Mystery Month in Genius Tangram: Meet Author Mildred Benson and Experiment with Invisible Ink

March 5, 2022 / DIY & Printable

Genius content refreshes every month! This month, dive into all things “mystery,” from unexplained phenomena to the Geniuses who’ve built careers off the genre.

We’ve compiled limited-time game updates, real-life genius stories, and educator-approved activities into interactive printables, designed to enhance your little kids’ learning. Access this week’s printable by clicking the button below:

Game Update

Check out Osmo Tangram for six Mystery-inspired puzzles for kids and new character outfits to unveil. Only available this month!

Genius Spotlight: Mildred Benson

What do “The Secret of the Old Clock,” “The Hidden Staircase,” and “The Mystery at Lilac Inn” have in common? They’re all titles of Nancy Drew books, written by Mildred Benson!

Mildred went to school in Iowa for English and journalism. She worked at different newspapers before applying for a job at a book publishing firm. There, Mildred’s job was to take basic story ideas and turn them into 200-page children’s books.

One of her first assignments was to write “The Secret of the Old Clock,” about the adventures of a teen sleuth named Nancy Drew. Mildred would write 22 more books in this series, including the first 7, but her identity as the author wasn’t made public for almost 50 years!

The Nancy Drew books — 56 in total — were written by various authors under the pen name Carolyn Keene. The publisher used pen names (or “pseudonyms”) because he thought they were more successful. That might have been true; more than 80 million copies of the Nancy Drew book series have been sold.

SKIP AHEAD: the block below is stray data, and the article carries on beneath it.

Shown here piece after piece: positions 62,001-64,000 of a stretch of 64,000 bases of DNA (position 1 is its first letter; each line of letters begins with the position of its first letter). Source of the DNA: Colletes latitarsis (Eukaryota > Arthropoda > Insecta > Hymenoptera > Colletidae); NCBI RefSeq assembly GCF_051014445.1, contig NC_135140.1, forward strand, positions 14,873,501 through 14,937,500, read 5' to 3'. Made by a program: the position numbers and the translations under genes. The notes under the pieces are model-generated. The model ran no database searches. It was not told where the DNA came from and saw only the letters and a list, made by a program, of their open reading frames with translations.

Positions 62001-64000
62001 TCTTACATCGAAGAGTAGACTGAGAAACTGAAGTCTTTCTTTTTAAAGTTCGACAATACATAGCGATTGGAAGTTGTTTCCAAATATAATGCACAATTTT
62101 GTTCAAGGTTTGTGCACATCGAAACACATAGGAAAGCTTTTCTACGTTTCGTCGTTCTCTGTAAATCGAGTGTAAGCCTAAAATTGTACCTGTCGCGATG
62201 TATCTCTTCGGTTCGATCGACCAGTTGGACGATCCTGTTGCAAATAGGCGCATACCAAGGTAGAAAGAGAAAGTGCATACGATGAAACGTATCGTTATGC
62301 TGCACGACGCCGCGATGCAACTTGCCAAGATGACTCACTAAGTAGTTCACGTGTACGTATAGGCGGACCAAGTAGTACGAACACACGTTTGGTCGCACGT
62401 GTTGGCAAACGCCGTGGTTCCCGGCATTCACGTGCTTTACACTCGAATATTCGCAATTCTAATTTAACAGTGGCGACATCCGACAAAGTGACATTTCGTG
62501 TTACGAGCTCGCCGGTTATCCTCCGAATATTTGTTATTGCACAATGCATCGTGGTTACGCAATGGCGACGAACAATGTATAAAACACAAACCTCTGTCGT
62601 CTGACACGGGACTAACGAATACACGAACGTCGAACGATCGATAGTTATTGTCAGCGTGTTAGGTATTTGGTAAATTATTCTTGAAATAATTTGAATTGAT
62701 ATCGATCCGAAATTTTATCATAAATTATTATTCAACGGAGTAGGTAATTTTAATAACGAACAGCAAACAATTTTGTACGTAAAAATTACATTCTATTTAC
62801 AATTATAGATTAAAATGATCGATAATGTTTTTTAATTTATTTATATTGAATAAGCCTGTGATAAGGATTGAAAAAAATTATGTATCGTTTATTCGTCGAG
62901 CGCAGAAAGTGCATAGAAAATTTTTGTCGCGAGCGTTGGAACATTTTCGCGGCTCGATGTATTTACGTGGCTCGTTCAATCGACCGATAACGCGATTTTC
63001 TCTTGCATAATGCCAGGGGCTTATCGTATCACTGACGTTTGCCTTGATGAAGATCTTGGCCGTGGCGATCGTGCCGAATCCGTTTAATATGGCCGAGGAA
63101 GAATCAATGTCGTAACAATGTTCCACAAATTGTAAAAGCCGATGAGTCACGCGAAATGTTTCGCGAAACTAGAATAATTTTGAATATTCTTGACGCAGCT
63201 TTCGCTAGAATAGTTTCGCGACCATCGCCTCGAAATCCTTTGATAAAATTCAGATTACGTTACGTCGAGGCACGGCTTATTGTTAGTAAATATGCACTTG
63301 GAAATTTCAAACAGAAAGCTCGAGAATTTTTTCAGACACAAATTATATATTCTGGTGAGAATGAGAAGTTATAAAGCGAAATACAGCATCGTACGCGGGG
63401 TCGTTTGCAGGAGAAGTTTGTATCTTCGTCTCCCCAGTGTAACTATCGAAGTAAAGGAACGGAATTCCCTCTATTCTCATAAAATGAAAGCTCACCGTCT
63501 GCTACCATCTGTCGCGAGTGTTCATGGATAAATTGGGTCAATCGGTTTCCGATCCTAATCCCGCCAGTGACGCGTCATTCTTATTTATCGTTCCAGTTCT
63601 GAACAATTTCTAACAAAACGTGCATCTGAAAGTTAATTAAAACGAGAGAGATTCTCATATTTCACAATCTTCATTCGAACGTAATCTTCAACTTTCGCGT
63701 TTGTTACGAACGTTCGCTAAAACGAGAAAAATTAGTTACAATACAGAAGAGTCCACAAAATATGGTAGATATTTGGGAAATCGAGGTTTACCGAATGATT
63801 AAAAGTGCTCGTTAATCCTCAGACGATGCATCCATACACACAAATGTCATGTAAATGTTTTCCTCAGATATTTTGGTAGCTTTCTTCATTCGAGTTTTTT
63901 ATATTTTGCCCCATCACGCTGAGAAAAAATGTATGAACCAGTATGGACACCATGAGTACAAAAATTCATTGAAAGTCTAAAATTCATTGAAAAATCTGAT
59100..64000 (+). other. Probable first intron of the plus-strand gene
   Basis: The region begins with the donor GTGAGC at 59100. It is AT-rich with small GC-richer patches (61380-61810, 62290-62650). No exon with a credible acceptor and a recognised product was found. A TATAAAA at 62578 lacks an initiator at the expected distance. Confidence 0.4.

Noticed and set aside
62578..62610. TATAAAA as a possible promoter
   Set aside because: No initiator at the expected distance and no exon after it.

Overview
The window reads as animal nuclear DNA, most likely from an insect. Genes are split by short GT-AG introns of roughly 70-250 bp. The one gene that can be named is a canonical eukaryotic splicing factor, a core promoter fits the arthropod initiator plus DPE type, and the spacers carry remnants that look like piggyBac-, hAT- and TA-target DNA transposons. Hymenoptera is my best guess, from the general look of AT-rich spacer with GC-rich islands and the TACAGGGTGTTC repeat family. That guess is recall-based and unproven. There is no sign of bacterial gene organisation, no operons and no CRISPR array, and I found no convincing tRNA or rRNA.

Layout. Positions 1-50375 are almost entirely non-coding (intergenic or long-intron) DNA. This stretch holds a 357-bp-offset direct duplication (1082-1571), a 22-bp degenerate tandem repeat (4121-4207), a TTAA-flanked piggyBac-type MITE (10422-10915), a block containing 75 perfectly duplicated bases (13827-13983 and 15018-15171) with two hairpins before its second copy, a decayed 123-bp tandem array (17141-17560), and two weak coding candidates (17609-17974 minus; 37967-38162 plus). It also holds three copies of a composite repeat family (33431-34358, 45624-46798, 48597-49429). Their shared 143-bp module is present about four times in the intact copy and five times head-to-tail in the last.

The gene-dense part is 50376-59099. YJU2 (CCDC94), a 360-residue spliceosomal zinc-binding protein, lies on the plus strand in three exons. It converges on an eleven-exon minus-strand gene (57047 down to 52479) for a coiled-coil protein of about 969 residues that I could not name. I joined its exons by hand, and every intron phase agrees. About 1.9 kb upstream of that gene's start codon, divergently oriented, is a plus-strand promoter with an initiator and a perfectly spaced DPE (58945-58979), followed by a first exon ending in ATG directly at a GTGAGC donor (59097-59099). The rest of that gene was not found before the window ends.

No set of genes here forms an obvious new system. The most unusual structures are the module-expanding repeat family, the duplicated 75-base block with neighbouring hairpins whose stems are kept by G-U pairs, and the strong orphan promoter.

As the original author, many people credit Mildred for creating the spunky, daring personality that made Nancy Drew such a likable character. Readers everywhere enjoyed following along on her amateur investigations, solving mysteries alongside her.

Real-World Activity: Experiment with Invisible Ink

Try this educator-approved activity at home. This week’s printable (button above) has instructions with photos!

Writing secret messages is fun! To try it at home, gather these materials:

  • ½ a lemon (or ½ cup milk)
  • Cotton swab or paintbrush
  • White paper
  • Cup
  • Heat source: lamp, iron, or hair dryer


  1. Squeeze the lemon (or pour the milk) into your cup.
  2. Dip your cotton swab or paintbrush into the liquid.
  3. Using the wet swab/brush, draw a picture or write a message on the piece of paper.
  4. Wait for the paper to completely dry. 
  5. Ask a grownup to heat the paper up. This can be done carefully with a hair dryer, iron (between two pieces of paper), or non-LED lamp.

When it’s heated, the liquid goes through a chemical process called “oxidation.”  This turns the liquid brown, revealing your message!